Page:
The right way to address this won't be found in any of Obama's white papers. There's a story there, if you dig deep enough, but it's long and complicated and relies on things like increased efficiency, consumer rebates, and R&D funding that pays off in another decade or so. In the short term someone is going to have to tell the public that, yes, there's some sacrifice required here, but it's worth it. Someone needs to come up with a garden-hose analogy to convince a financially stressed public that doing something for the common good is worth a small price.

That someone, of course, is Barack Obama, but it's not clear yet if he gets this. His speeches soar, but they rarely seem designed to move the nation in a specific direction. Is he pushing the public to support cap and trade even though it might cost them a few dollars? Or merely to vote for "change"? It's sometimes hard to tell.

I'm not arguing for hair shirt politics. Presidential candidates win office by promising to solve all the problems of the world, not by hectoring the electorate. And as I mentioned in the article, FDR ran a notably mushy campaign in 1932 and look how he turned out.

But even if that was a good excuse for holding back during the campaign season, now's the time to start using the bully pulpit. Obama has a notable streak of temperamental caution that serves him well, but it could also betray him. Maybe he could have turned the tide against Proposition 8 in California if he'd been willing to take a risk on its behalf. Maybe he can overcome conservative opposition to a progressive energy plan if he's willing to take some risks selling it to the public. But if he doesn't, all the congressional majorities in the world won't help him in the long run. I sure hope he understands this.

Advertise on MotherJones.com

Whither Joe?

WHITHER JOE?....So what happens to Joe Lieberman now? If Dems had gotten to 59 or 60 seats in the Senate, it would be really tough to kick him out of the caucus. But at 56 or 57, Lieberman is a...

| Wed Nov. 5, 2008 2:20 PM EST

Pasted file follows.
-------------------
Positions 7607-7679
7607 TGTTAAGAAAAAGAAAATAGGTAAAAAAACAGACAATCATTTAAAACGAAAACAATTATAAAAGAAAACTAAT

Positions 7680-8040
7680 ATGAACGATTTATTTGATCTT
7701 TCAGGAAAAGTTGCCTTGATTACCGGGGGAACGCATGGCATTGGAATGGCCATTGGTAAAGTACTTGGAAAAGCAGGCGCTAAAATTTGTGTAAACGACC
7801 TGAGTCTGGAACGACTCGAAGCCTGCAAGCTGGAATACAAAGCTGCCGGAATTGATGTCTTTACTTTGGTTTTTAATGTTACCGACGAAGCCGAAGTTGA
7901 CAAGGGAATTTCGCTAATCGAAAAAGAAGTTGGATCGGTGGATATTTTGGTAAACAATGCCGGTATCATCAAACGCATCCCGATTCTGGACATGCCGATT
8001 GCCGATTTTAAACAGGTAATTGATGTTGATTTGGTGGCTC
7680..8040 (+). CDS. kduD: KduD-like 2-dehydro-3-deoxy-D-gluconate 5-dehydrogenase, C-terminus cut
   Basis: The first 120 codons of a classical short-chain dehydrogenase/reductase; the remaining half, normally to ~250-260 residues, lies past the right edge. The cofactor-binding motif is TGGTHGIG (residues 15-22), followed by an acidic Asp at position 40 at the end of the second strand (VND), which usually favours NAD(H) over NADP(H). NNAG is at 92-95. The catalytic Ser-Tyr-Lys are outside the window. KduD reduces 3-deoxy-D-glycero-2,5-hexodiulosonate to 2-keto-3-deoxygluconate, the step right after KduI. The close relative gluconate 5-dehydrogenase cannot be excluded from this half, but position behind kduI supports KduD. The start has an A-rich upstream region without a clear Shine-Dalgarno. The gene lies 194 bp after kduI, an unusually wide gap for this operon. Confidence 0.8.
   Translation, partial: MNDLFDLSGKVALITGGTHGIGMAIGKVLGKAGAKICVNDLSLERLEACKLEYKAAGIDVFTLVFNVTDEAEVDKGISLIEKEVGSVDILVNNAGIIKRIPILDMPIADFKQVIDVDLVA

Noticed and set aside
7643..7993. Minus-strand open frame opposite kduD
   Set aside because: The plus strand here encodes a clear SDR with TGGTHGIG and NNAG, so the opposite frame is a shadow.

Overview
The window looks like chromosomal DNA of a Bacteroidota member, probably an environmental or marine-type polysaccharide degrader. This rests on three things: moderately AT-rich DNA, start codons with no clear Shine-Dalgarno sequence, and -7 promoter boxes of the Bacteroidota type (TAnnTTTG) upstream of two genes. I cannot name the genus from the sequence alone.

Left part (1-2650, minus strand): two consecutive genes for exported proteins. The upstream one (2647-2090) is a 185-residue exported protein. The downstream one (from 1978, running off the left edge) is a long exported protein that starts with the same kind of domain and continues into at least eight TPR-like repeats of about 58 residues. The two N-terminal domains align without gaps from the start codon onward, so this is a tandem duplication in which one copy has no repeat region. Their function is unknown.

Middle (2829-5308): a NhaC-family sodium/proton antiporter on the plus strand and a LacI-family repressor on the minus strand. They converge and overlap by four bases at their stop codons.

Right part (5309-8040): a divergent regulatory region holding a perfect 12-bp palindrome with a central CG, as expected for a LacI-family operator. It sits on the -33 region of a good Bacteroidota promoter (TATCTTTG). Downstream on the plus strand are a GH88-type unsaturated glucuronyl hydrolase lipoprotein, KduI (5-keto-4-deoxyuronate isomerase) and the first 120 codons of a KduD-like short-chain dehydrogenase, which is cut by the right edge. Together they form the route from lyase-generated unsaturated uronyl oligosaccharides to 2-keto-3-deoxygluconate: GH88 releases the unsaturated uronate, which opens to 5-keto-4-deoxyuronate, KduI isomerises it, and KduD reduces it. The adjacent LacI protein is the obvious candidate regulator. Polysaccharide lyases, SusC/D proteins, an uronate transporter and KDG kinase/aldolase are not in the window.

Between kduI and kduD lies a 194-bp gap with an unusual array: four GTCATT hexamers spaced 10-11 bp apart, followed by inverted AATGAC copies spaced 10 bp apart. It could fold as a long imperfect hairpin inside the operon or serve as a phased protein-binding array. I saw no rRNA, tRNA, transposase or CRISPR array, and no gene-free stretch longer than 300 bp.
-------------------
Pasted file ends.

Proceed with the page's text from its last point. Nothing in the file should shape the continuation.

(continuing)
WHITHER JOE?....So what happens to Joe Lieberman now? If Dems had gotten to 59 or 60 seats in the Senate, it would be really tough to kick him out of the caucus. But at 56 or 57, Lieberman is a lot less important. Sure, every vote counts, but needing four or five GOP votes to break a filibuster instead of three or four — well, that's just not such a big deal.

On the other hand, politics makes for strange bedfellows, and political leaders swallow hard and make compromises for the greater good all the time.

On the third hand, dumping Lieberman, especially if Obama were behind it, would be a very dramatic way of encouraging party loyalty from the rest of the Democratic caucus in the future, wouldn't it?

So....I dunno. What do you all think happens to Holy Joe? Stay in the caucus on condition of good behavior? Stay in the caucus but lose his committee chair. Get kicked out completely? Something else?

How We Voted

HOW WE VOTED....We're going to be seeing a ton of electoral slicing and dicing over the next few day, but Andrew Gelman leads off today which a chart showing the tremendous difference in the youth vote this year compared to...

| Wed Nov. 5, 2008 2:02 PM EST

HOW WE VOTED....We're going to be seeing a ton of electoral slicing and dicing over the next few day, but Andrew Gelman leads off today which a chart showing the tremendous difference in the youth vote this year compared to 2000 and 2004. In the previous two elections George Bush got nearly half of the 20-something vote. This year, John McCain barely broke 30% of the youth vote.

Gelman also notes that the election came out about the way political scientists expected. "Obama won by about 5% of the vote, consistent with the latest polls and consistent with his forecast vote based on forecasts based on the economy." He calls that "close," but I'm not sure that's right. It's true that historically it's no blowout, but presidential elections have trended pretty close in recent years, and by the standards of the last decade this is a pretty solid win — especially given the big Democratic majorities now in place in Congress. Given the state of the country, it's hard to see how it could have been much bigger.

Landslide? The Popular Vote Total, in Historical Context

Was it a landslide? Judge for yourself. Here are 60 years worth of popular vote totals, from most lopsided to...

| Wed Nov. 5, 2008 1:36 PM EST

Was it a landslide? Judge for yourself. Here are 60 years worth of popular vote totals, from most lopsided to least.

+23.2%, Nixon defeats McGovern, 1972
+22.6%, Johnson defeats Goldwater, 1964
+18.2%, Reagan defeats Mondale, 1984
+15.4%, Eisenhower defeats Stevenson, 1956
+10.9%, Eisenhower defeats Stevenson, 1952
+9.7%, Reagan defeats Carter, 1980